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A sneak peek at the World Press Photo YearBook 2017

Sarah Barrs lies over her horse’s back, in October 2013. From the series Table Rock Nebraska © Markus Jokela, Helsingin Sanomat

People carry an American and a Mohawk Warrior Society flag at a protest camp against the Dakota Access Pipeline, in Cannon Ball, North Dakota, USA. From the series Standing Rock © Amber Bracken

The World Press Photo Foundation has been running its annual photo contest since 1955, and in this time has become internationally renowned for the quality of its winning entrants.

As is so often the case with World Press Photo Awards, this year’s competition was not without its controversies.

There’s little doubt that the photograph of the year picturing the assassin standing over the Russian ambassador to Turkey, taken by Burhan Özbilici, is impactful—chairman Stuart Franklin however openly divulged his opposition to the photograph for its role in publicising a murder scene.

Iranian Panos photographer Hossein Fatemi also divided opinion when some serious accusations were made concerning plagiarism the authenticity of his long-term project ‘An Iranian Journey’, which came second place in the section. Such claims were significant when the guiding ethos of strict photojournalism is to impart the truth. In our contemporary world where photographers flock to war scenes like the paparazzi, it is of course difficult to assess these issues.

This year we saw a number of powerful photographs that draw our attention to the plight of animals. National Geographic photographer Ami Vitale’s documentation of the training process young captive pandas undergo before being released into the wild conveys their cuddliness, but also their increasing dependence on humans for survival.

Among the most visually beautiful yet arresting photographs is Francis Pérez’s first prize picture of a loggerhead turtle caught up in a fishing net off the coast of Tenerife; a reminder of the consequences of overfishing and the irresponsibility of man towards other sentient beings. Equally distressing is Brent Stirton’s first prize wildlife story Rhino Wars, which conveys the brutality of poachers hunting the elusive black rhinos for their prized horn.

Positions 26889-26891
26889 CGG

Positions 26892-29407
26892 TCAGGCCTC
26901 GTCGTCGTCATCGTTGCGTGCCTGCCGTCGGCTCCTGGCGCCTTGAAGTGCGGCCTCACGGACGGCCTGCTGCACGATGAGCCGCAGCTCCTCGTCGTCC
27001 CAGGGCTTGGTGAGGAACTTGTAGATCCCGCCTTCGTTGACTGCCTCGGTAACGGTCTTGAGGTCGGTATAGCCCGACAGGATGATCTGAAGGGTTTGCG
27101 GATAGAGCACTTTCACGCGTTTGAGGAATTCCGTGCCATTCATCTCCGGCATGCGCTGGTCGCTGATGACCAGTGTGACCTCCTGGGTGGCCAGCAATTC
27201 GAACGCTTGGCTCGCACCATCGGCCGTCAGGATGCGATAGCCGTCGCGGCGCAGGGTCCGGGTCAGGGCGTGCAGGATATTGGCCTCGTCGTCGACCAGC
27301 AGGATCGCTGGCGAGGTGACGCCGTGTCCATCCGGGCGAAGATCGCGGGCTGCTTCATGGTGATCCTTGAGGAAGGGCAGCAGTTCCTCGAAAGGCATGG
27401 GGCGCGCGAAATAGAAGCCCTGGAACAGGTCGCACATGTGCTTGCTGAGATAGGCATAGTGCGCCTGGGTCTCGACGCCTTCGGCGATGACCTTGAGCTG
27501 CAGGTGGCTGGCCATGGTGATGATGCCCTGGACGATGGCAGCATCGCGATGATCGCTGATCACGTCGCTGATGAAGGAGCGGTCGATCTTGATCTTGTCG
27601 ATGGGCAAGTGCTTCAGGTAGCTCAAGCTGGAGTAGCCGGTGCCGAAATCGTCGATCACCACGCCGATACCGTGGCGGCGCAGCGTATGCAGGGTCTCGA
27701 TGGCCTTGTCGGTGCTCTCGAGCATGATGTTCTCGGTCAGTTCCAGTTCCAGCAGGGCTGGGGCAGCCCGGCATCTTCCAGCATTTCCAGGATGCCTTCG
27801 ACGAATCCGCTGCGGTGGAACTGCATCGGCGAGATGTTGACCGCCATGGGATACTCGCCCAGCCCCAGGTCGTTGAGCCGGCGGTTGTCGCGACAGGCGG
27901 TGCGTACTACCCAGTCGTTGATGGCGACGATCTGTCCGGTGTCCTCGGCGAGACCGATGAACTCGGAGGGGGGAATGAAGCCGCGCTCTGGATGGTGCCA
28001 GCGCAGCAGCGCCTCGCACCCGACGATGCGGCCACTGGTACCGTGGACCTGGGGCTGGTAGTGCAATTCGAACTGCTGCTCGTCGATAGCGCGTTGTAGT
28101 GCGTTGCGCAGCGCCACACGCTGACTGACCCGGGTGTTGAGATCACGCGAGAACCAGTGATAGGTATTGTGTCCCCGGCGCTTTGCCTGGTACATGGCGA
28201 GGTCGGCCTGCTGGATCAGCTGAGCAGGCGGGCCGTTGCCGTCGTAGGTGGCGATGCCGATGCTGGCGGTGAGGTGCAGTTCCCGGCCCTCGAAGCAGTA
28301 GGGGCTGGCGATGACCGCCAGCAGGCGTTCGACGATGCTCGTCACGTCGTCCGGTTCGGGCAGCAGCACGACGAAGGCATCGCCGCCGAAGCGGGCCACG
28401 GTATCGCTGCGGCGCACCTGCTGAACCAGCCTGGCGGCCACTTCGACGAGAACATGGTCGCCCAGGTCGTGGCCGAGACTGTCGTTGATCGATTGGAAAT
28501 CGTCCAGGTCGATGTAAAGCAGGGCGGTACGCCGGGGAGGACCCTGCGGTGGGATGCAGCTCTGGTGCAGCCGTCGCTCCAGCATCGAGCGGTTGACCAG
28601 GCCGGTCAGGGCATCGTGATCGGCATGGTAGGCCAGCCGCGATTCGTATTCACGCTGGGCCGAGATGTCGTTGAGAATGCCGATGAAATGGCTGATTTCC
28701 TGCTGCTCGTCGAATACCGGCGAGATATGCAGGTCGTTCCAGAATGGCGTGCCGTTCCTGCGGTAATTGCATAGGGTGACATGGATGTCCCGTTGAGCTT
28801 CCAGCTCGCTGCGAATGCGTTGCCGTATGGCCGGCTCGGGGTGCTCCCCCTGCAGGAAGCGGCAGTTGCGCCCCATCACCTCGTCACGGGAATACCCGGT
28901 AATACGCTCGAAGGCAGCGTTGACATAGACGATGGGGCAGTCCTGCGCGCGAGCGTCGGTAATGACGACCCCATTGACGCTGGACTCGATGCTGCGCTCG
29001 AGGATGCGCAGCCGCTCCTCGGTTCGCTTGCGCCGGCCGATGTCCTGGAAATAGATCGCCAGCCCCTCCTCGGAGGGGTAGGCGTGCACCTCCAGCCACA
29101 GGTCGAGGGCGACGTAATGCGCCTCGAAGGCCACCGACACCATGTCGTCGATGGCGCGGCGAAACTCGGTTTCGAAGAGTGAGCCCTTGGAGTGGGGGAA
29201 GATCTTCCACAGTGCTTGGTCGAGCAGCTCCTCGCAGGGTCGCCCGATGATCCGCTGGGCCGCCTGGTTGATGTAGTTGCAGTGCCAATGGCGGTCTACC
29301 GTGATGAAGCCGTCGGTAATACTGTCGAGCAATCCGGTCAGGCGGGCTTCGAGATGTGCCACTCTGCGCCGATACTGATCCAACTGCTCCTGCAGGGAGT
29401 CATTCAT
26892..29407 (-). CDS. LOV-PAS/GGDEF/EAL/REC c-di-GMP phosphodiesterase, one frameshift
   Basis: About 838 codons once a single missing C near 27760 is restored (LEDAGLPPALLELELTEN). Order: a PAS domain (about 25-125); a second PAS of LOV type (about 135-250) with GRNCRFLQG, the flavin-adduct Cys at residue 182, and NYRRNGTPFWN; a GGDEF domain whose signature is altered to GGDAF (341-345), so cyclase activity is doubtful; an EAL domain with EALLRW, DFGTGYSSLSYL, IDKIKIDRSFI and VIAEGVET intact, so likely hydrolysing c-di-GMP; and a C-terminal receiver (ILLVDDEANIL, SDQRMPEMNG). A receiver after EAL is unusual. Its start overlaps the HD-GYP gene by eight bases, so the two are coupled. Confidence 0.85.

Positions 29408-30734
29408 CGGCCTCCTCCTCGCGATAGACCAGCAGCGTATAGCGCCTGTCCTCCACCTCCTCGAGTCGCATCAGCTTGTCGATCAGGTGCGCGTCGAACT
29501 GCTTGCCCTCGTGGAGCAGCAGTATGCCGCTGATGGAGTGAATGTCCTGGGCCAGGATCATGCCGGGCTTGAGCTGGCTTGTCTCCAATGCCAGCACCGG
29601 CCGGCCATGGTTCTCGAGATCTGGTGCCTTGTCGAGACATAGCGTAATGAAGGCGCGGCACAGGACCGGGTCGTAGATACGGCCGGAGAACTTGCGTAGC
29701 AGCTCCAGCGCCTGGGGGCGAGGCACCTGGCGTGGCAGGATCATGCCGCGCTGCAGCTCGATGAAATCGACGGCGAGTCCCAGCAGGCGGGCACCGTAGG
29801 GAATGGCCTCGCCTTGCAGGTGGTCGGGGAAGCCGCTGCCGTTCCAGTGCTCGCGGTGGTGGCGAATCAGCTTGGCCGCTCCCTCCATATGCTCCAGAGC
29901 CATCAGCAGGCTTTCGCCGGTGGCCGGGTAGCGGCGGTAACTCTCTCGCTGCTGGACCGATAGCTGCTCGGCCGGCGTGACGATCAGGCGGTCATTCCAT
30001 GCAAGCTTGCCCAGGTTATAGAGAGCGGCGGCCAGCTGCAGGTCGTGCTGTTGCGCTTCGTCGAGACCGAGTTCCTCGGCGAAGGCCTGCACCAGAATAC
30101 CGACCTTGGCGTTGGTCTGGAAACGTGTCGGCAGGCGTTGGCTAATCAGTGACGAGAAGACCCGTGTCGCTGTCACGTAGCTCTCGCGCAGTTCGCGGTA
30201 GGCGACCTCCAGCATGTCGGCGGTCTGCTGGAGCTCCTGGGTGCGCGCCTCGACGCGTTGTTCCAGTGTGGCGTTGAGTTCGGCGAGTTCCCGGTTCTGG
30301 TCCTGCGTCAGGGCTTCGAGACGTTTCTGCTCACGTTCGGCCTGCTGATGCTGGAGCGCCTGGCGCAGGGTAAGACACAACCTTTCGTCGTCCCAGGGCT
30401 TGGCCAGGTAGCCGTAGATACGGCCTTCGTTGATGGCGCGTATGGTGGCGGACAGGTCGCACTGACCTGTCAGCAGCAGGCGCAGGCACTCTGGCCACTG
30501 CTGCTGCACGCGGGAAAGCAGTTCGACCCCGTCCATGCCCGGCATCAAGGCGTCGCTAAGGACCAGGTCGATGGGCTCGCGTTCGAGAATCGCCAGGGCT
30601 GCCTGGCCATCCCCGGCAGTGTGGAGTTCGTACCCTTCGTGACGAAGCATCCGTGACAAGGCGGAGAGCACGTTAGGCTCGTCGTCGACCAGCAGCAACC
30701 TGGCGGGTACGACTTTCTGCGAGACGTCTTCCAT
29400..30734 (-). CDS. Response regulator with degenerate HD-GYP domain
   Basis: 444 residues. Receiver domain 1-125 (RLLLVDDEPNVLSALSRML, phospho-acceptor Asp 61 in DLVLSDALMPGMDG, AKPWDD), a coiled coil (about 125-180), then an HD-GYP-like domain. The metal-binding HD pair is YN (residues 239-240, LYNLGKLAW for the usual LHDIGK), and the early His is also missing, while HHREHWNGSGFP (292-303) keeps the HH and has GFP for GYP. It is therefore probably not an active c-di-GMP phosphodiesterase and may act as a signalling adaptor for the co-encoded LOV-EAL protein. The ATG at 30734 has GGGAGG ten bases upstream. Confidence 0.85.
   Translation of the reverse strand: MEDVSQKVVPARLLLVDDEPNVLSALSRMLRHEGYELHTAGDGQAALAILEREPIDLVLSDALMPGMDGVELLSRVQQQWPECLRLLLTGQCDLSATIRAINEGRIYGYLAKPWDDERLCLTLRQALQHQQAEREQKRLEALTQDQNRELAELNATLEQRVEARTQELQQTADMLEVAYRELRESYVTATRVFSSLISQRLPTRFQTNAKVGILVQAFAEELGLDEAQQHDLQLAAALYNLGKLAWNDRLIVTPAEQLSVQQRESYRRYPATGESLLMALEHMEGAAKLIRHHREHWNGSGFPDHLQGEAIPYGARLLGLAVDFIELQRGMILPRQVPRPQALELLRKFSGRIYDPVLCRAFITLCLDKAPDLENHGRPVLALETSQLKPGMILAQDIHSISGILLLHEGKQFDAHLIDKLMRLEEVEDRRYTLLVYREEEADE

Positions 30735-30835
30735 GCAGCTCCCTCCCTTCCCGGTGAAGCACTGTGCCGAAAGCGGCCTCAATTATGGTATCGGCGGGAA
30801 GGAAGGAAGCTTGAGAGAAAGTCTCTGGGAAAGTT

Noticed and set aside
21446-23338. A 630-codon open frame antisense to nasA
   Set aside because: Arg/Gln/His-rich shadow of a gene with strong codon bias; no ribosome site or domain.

Another highlight from the book and travelling exhibition is Markus Jokela’s third prize long-term project Table Rock, Nebraska. The project steps away from the more turbulent events happening elsewhere and instead focuses on the beautiful mundanity of everyday life in a small rural community.

The World Press Photo 2017 YearBook is available for purchase for European readers here and for US readers in Barns and Noble. See the winning entrants at De Nieuwe Kerk in Dam Square from April 14 to July 9 2017. There will be opportunities to see the same work exhibited in 100 cities. See the events schedule for more information.

Caretta Caretta Trapped © Francis Pérez

A keeper wears a panda suit in the hope of keeping bears about to be released into the wild as free as possible from human contact, at the wild-training center in Wolong reserve, Sichuan, China. From the series ‘Pandas Gone Wild’, © Ami Vitale, for National Geographic

A woman shares a taxi ride to Santiago de Cuba, in the southeast of the country. From the series ‘Cuba on the Edge of Change’ © Tomás Munita, for The New York Times

From the series ‘What IS Left Behind’ © Magnus Wennman, Aftonbladet

A black rhino, poached for its horn, is found dead at Hluhluwe Umfolozi Game Reserve, South Africa. From the series ‘Rhino Wars’ © Brent Stirton, Getty Images Reportage for National Geographic

An Assassination in Turkey © Burhan Ozbilici, The Associated Press

From the series ‘Praying for a miracle – mental health problems in disabling environments in Africa’ © Robin Hammond, NOOR for Handicap International

Young Korean-Mayans play around in the pool at the 90th birthday party of Joaquin Poot Lee, a second-generation relative. From the series ‘Aenikkaeng’ © Michael Vince Kim

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